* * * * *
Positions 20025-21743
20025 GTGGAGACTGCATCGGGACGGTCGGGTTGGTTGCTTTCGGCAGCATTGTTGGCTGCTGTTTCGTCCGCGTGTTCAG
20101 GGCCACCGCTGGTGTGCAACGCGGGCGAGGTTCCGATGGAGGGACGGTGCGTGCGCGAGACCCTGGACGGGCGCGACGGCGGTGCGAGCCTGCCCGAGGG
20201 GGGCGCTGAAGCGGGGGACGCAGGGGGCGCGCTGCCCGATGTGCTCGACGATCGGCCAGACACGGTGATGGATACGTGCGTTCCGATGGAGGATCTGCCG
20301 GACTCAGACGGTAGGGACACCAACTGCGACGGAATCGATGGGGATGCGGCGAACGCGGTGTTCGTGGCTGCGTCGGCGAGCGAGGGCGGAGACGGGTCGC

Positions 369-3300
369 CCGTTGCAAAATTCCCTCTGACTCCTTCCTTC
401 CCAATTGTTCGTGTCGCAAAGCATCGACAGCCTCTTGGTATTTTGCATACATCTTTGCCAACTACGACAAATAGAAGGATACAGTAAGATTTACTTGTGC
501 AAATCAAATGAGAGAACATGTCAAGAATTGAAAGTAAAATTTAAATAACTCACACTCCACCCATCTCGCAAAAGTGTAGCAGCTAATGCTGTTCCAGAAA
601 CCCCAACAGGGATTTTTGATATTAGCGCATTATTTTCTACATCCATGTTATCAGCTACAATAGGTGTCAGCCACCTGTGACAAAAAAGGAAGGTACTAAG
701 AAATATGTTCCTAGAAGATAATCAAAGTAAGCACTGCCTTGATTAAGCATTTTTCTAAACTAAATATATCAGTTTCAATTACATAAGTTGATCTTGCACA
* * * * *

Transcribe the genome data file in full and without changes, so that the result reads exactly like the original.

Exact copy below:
Positions 20025-21743
20025 GTGGAGACTGCATCGGGACGGTCGGGTTGGTTGCTTTCGGCAGCATTGTTGGCTGCTGTTTCGTCCGCGTGTTCAG
20101 GGCCACCGCTGGTGTGCAACGCGGGCGAGGTTCCGATGGAGGGACGGTGCGTGCGCGAGACCCTGGACGGGCGCGACGGCGGTGCGAGCCTGCCCGAGGG
20201 GGGCGCTGAAGCGGGGGACGCAGGGGGCGCGCTGCCCGATGTGCTCGACGATCGGCCAGACACGGTGATGGATACGTGCGTTCCGATGGAGGATCTGCCG
20301 GACTCAGACGGTAGGGACACCAACTGCGACGGAATCGATGGGGATGCGGCGAACGCGGTGTTCGTGGCTGCGTCGGCGAGCGAGGGCGGAGACGGGTCGC

Positions 369-3300
369 CCGTTGCAAAATTCCCTCTGACTCCTTCCTTC
401 CCAATTGTTCGTGTCGCAAAGCATCGACAGCCTCTTGGTATTTTGCATACATCTTTGCCAACTACGACAAATAGAAGGATACAGTAAGATTTACTTGTGC
501 AAATCAAATGAGAGAACATGTCAAGAATTGAAAGTAAAATTTAAATAACTCACACTCCACCCATCTCGCAAAAGTGTAGCAGCTAATGCTGTTCCAGAAA
601 CCCCAACAGGGATTTTTGATATTAGCGCATTATTTTCTACATCCATGTTATCAGCTACAATAGGTGTCAGCCACCTGTGACAAAAAAGGAAGGTACTAAG
701 AAATATGTTCCTAGAAGATAATCAAAGTAAGCACTGCCTTGATTAAGCATTTTTCTAAACTAAATATATCAGTTTCAATTACATAAGTTGATCTTGCACA